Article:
In villages nestled in Nepal's far western Himalayas, women and girls spend days isolated in sheds, separated from their families while they are menstruating and sometimes following childbirth. This practice, known as chaupadi, comes from a Hindu tradition that considers secretions associated with menstruation and childbirth to be religiously "impure."
The sheds can be risky places for women; in 2010 alone, some women observing chaupadi reported being raped, while others died of snakebite, hypothermia and severe bleeding. Religious practices, like chaupadi, and social inequality isolate women from services and complicate attempts to change behavior. More than 99 percent of women still give birth at home or in the cattle sheds used for chaupadi.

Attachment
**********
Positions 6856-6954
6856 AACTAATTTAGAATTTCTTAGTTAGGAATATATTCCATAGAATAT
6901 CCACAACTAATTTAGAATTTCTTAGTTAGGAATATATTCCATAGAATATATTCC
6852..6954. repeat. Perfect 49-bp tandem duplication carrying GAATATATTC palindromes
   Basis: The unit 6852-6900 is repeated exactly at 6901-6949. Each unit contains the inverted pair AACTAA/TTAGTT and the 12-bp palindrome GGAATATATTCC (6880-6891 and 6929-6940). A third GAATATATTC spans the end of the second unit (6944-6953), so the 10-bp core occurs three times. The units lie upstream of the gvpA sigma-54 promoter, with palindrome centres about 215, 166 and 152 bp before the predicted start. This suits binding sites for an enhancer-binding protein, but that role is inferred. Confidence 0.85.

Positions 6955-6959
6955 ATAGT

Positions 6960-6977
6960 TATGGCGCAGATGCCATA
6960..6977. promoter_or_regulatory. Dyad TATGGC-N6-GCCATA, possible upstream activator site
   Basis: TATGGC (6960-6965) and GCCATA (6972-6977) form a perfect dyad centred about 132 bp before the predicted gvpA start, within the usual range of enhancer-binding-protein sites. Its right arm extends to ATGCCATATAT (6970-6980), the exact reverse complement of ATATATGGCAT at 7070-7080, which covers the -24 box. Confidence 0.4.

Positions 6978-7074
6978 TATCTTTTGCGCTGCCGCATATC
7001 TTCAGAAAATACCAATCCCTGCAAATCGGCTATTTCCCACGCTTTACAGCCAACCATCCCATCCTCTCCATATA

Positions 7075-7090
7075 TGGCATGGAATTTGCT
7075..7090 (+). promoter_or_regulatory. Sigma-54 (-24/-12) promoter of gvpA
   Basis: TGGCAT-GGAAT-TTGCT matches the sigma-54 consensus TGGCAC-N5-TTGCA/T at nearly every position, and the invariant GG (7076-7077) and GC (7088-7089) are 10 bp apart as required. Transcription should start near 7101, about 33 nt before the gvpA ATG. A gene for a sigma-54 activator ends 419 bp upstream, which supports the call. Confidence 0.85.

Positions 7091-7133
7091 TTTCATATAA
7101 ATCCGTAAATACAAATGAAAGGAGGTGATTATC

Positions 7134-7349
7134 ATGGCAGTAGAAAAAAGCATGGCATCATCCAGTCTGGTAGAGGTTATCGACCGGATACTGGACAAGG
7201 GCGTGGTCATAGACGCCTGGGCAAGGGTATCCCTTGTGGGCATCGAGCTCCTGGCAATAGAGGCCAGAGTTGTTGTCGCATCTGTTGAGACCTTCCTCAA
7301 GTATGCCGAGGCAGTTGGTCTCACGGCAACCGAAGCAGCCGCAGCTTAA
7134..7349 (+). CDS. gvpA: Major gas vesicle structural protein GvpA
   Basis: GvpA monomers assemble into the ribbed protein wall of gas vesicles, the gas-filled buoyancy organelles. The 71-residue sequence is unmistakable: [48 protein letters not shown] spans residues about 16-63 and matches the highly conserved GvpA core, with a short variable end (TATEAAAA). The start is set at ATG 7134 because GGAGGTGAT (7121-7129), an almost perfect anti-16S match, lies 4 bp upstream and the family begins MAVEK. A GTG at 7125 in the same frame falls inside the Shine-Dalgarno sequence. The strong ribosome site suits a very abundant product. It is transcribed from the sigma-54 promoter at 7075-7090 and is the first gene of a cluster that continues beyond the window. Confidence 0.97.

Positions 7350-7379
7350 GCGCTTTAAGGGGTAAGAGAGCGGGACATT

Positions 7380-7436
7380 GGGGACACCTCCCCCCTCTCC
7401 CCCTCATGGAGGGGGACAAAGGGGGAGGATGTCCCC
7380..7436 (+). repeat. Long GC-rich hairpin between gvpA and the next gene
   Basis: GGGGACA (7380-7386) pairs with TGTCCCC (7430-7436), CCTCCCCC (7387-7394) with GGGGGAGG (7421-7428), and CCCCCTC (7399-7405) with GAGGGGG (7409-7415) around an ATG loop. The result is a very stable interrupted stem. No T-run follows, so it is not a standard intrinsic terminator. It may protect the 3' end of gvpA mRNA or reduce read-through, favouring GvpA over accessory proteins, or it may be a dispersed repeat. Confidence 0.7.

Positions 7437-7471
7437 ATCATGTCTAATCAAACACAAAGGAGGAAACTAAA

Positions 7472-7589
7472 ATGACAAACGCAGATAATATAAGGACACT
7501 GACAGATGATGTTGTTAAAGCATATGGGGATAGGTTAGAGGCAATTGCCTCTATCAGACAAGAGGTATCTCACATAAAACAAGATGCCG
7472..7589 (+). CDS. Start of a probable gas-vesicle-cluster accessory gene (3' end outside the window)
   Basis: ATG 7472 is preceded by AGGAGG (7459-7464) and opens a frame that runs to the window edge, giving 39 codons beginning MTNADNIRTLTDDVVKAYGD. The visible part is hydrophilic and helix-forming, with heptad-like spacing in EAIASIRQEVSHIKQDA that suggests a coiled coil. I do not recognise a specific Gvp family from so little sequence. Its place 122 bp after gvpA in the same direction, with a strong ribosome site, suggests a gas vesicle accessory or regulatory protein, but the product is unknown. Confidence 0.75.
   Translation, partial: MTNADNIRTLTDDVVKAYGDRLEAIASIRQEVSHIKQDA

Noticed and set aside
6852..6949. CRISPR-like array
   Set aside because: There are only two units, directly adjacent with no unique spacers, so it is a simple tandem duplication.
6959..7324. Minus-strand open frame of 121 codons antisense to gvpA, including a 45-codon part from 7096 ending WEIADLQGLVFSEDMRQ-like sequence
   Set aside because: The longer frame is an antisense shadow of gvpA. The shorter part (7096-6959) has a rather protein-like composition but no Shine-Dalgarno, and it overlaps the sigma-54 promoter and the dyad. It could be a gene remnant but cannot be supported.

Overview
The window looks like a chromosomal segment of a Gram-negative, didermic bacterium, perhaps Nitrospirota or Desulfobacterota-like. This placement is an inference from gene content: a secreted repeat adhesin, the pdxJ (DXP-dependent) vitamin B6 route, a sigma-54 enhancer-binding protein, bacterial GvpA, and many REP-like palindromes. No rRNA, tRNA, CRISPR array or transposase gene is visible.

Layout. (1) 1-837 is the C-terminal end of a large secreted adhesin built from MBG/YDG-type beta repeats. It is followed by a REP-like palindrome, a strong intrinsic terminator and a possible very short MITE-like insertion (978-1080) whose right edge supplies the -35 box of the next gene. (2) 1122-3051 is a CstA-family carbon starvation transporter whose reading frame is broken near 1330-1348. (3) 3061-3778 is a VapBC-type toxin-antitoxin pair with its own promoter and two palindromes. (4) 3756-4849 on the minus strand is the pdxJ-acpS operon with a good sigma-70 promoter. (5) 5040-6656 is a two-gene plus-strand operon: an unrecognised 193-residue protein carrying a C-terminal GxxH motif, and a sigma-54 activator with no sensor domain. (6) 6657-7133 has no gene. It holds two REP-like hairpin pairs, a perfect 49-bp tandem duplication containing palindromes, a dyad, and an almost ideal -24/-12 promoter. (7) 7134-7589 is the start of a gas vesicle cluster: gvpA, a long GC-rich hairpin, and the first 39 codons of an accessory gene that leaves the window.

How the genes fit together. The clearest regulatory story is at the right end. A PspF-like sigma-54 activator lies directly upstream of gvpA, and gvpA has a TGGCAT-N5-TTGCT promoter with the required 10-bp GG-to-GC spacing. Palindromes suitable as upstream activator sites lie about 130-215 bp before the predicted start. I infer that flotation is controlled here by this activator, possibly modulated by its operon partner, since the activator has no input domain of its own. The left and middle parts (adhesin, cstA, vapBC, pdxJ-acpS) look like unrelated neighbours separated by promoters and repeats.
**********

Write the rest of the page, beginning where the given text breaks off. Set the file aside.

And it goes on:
Basic clinics are few and distant from many villages. When it matters most, many rural Nepali women, already accustomed to monthly exile from their community, struggle to defend their right to care.
With a current rate of 229 deaths per 100,000 births, Nepal is one of few countries on track to achieve the UN Millennium Development Goal to cut maternal mortality by three quarters by the year 2015. But there is wide regional disparity. In this project Allison Shelley and Allyn Gaestel explore these barriers to reproductive health care for women in rural Nepal.